Validation of the Scored Patient-Generated Subjective Global Assessment (PG-SGA) in Thai Setting and Association with Nutritional Parameters in Cancer Patients

Document Type: Research Articles

Authors

1 Department of Nutrition and Dietetics, Faculty of Allied Health Sciences, Chulalongkorn University, Bangkok, Thailand.

2 Department of Medicine, Faculty of Medicine, Chulalongkorn University and King Chulalongkorn Memorial Hospital, Bangkok, Thailand.

3 Division of Radiation Oncology, Department of Radiology, Faculty of Medicine, Chulalongkorn University and King Chulalongkorn Memorial Hospital, Bangkok, Thailand.

Abstract

Background: The Scored Patient-Generated Subjective Global Assessment (PG-SGA) is a multidimensional tool
to assess malnutrition and risk factors. The objectives of this study are to determine the validity of the Thai version of
the Scored PG-SGA (Thai PG-SGA) and examine the correlations with selected nutritional parameters. Methods: This
observational analytic study included 195 cancer patients aged greater than 18 years at a university-affiliated hospital in
Bangkok, Thailand. All patients were assessed for nutritional status by Thai PG-SGA in comparison to subjective global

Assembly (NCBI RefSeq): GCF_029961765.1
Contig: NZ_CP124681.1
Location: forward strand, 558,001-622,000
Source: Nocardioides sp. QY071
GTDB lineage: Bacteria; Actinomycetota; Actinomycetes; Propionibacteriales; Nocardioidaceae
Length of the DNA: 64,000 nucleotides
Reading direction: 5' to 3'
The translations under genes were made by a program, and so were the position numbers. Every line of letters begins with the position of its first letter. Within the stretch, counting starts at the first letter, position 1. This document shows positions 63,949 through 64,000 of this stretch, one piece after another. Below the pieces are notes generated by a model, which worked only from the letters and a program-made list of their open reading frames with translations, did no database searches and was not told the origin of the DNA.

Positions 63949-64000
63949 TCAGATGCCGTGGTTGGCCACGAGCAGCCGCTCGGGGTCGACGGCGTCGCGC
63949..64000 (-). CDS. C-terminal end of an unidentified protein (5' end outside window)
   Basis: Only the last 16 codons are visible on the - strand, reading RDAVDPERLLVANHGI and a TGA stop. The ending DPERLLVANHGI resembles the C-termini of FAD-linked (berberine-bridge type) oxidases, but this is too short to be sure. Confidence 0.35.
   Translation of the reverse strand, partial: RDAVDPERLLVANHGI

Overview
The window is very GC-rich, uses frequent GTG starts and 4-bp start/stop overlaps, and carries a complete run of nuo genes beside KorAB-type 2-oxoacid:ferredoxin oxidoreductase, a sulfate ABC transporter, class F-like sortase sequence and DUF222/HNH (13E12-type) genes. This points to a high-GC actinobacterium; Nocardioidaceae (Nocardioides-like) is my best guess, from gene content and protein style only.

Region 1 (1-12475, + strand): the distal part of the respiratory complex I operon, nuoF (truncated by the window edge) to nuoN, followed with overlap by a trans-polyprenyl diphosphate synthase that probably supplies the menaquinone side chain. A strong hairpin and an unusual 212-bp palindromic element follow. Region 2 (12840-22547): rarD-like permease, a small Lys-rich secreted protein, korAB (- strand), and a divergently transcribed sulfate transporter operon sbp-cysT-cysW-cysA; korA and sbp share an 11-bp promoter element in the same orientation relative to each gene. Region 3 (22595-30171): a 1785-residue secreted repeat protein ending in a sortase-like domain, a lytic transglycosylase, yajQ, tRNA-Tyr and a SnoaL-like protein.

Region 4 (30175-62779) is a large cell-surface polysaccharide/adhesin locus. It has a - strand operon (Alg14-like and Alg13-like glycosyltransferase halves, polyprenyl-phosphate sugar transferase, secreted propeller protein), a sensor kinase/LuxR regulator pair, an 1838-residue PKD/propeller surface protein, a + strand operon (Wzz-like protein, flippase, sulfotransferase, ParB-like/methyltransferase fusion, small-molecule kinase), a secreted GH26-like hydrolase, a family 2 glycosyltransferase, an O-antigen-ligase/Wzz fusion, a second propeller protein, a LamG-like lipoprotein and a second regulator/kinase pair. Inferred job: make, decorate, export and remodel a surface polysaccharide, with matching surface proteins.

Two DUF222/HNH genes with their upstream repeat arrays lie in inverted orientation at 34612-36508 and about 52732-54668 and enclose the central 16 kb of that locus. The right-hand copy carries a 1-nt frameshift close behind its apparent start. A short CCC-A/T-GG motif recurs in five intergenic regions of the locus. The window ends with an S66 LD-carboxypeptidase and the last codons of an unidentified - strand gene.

assessment (SGA). Anthropometry, body composition, and hand grip strength were evaluated. Results: According to
PG-SGA global assessment categories, 39% (75) of 195 cancer patients were well nourished, 27% (53) were moderately
malnourished and 34% (67) of patients were severely malnourished. Thai PG-SGA had a sensitivity of 99.1% and a
specificity of 86.0% at predicting SGA classification. PG-SGA numerical scores were significantly different between
well-nourished and malnourished groups (4.2 ± 2.4 Vs 16.3 ± 4.9; p < 0.001). The PG-SGA scores, nutritional status
assessed by PG-SGA, and nutritional status assessed by SGA were correlated with weight, % weight loss in one month,
body mass index, body fat, and hand grip strength (p < 0.001) respectively. Conclusions: Thai PG-SGA showed high
sensitivity and good specificity in predicting malnutrition in Thai cancer patients. This tool demonstrated the correlations
with anthropometric parameters, body composition, and muscle strength.

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